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Pronounced: /ɛ--mʁi/
Timeline and Universe: theoretically this universe, future
Species: Humanoid
Spoken: Trovog penninsula and coast southeast of there
Total speakers: ~3 million
Writing system: Faranih and Romanized Equivalent
Genealogy: Descendant of Proto-Etimri
Morphological type: inflecting
Morphosyntactic alignment: Nominative-Accusative
Basic word order: SOV
Creator: Humancadaver101 aka Schwhatever aka Buckfush530
Created: August 2006

Etimri is a language spoken on and southeast of the Timeritah or Trovog penninsula on the continent of Lhined. The language contains several Faranit loan words, but shows very little, if any, linguistic relation.

Phonology and Orthography

  • "General" Consonants: /d b p t k g h j r x ɣ ʃ ʒ m n ŋ s z f ʋ/
    • Romanized As: <d b p t k g h j r c gh sh zh m n ng s z f v>
  • Affricatives: /ʦ ʣ p-f b-v ʧ ʤ/
    • Romanized As: <ts dz pf bv tsh dzh>
  • Vowels: /ɑ e ɛ i o ɔ u ø y/
    • Romanized As: <a ai e i o au u ou y>
  • Phonological Constraints: (C)(approximant)V(C)
    • Exception: Approximant+Approximant+V(+C) is not allowed
    • Exception: /j w/ can not be the coda.


  • /i u/ shift to [ɪ ʊ] when in a stressed syllable.
  • /xi ɣi/ shift to [çi ʝi]
  • /xu/ shift to [χu]
  • /e o/ when stressed shift to [eːoː]

Phonology Chart

  Bilabial Labio-Dental Alveolar Post-Alveolar Palatal Velar Glottal
Stop p  b   t  d     k  g  
Nasal m   n     ŋ  
Fricative   f s  z ʃ  ʒ   x  ɣ h
Approximant   ʋ r   j    
Affricative   p-f  b-v ʦ  ʣ ʧ  ʤ      

Pronouns, Conjugations, and Declensions

Etimri pronouns, Etimri Conjugations and Etimri Declensions


Etimri is dechticaetiative, meaning direct objects of monotransitive verbs are in the same case as indirect objects for ditransitive verbs.

pvi motsh cuto
I'm throwing you.

"motsh" is the second person familiar accusitive for monotransitive verbs, but dative for ditransitive verbs.

pvi motsh dvidz cuto
I'm throwing it to you.

Etimri has an interesting interrogative system. There are two sets of interrogative pronouns that are used, the responsive and the interruptive sets. The responsive set is used to question what another person has said or ask for more detail. The interruptive set is used to ask about a distantly related or unrelated topic and start a new topic or conversation. For example:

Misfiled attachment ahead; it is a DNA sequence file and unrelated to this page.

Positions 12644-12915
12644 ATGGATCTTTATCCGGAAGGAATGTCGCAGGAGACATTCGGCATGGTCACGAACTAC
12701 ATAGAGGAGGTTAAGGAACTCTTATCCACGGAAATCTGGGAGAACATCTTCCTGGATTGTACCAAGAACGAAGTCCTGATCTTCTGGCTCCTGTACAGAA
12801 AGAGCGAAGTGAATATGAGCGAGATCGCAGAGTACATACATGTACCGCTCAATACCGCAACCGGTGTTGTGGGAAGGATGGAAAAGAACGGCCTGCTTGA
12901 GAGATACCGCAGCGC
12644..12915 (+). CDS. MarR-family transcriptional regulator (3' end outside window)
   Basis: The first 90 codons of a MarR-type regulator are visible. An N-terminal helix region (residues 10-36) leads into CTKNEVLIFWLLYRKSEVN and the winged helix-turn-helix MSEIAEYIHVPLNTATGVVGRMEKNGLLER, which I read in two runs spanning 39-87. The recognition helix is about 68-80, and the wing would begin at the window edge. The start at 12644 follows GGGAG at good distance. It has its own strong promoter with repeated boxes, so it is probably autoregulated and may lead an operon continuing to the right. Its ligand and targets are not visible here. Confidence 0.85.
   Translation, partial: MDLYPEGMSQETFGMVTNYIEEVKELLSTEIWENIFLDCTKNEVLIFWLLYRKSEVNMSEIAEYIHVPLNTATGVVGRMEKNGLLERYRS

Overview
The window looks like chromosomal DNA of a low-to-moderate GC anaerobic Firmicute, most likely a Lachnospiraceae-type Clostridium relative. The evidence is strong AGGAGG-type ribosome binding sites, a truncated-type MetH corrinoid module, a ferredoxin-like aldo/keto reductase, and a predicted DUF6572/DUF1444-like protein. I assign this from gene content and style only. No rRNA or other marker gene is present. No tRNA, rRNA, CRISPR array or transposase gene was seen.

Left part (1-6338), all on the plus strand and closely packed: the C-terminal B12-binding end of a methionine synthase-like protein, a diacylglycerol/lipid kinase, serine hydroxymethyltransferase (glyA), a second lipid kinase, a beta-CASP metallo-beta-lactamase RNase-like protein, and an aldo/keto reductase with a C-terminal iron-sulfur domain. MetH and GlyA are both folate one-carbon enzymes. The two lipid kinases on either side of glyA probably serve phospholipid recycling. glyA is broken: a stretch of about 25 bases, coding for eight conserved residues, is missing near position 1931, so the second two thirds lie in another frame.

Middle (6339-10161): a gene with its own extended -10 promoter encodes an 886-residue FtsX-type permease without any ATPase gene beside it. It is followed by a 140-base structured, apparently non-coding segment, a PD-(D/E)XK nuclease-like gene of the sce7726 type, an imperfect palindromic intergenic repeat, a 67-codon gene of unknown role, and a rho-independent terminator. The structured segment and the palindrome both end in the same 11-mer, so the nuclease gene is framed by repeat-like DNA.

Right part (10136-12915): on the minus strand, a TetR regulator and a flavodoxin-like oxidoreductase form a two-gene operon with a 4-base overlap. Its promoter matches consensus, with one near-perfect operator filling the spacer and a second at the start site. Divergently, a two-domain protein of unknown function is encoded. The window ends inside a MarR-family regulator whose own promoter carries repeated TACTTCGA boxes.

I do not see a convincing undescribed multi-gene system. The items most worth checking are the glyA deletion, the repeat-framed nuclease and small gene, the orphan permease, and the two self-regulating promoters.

A: pvi foug ke fjeka
B: nav ngid ke fjeke?


A: I it.ACC.MASC not like (I don't like it)
B: You which.R.MASC not like? (You don't like which?)

The responsive form is used as the question directly responds and expands on the statement. The second person could have more colloquially answered "ngid?" as it would have been clear from context what was meant. A more formal version would have asked, "nav ngid ke fjeke?", substituting the formal pronoun. An example of using the interruptive is-

A: pvi foug ke fjeka
B: pvi shizo. fong shoh tetsid njoc?


A: I it.ACC.MASC not like (I don't like it)
B: I come to understand. It time which is being? (I understand. What time is it?)

Because the question is about another topic, the interrogative is interruptive instead of responsive. The usual intonation pattern is ignored for questions, where a rising tone is inserted. Informational questions, as shown above, substitute an interrogative pronoun for the subject, object, or compliment. Affirmative-Negative questions, however, use a similar construction to Chinese:

A: nav shizor ke shizor?
B: pvi shizo


A: You come to understand not come to understand? (You understand, not understand?)
B: I come to understand (I understand)

The verb is repeated, once negated, once affirmative. General form is to put the affirmative form first.

The imperative is formed by omitting the subject:


Objects are kept before the verb.

foug cutor
it.MASC throw

The use of the phrase, des njetsh ep, it may be that, is used before imperatives to indicate a more familiar atmosphere or a more gentle command or even a simple desire or wish. For example:

des njetsh ep foug cutor
it be.SUBJ that it.MASC throw
Would you throw it?